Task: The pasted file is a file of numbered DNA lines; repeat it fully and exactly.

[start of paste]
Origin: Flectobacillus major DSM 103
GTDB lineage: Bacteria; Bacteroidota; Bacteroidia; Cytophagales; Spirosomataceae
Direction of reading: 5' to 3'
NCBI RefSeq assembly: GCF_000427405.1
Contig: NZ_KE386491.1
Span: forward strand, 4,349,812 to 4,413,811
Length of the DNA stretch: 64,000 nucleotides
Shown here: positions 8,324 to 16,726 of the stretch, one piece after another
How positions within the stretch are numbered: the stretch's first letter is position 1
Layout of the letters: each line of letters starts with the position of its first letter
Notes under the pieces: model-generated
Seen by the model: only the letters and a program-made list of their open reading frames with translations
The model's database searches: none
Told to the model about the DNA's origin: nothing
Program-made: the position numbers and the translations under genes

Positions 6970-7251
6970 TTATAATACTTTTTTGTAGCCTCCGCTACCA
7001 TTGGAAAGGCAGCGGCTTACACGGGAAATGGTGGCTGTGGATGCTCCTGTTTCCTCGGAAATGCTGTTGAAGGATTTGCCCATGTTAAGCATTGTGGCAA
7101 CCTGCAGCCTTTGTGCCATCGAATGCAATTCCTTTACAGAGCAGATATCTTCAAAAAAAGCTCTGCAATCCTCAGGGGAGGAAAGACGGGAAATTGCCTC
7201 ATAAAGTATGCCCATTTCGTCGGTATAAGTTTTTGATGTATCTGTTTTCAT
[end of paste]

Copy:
Origin: Flectobacillus major DSM 103
GTDB lineage: Bacteria; Bacteroidota; Bacteroidia; Cytophagales; Spirosomataceae
Direction of reading: 5' to 3'
NCBI RefSeq assembly: GCF_000427405.1
Contig: NZ_KE386491.1
Span: forward strand, 4,349,812 to 4,413,811
Length of the DNA stretch: 64,000 nucleotides
Shown here: positions 8,324 to 16,726 of the stretch, one piece after another
How positions within the stretch are numbered: the stretch's first letter is position 1
Layout of the letters: each line of letters starts with the position of its first letter
Notes under the pieces: model-generated
Seen by the model: only the letters and a program-made list of their open reading frames with translations
The model's database searches: none
Told to the model about the DNA's origin: nothing
Program-made: the position numbers and the translations under genes

Positions 6970-7251
6970 TTATAATACTTTTTTGTAGCCTCCGCTACCA
7001 TTGGAAAGGCAGCGGCTTACACGGGAAATGGTGGCTGTGGATGCTCCTGTTTCCTCGGAAATGCTGTTGAAGGATTTGCCCATGTTAAGCATTGTGGCAA
7101 CCTGCAGCCTTTGTGCCATCGAATGCAATTCCTTTACAGAGCAGATATCTTCAAAAAAAGCTCTGCAATCCTCAGGGGAGGAAAGACGGGAAATTGCCTC
7201 ATAAAGTATGCCCATTTCGTCGGTATAAGTTTTTGATGTATCTGTTTTCAT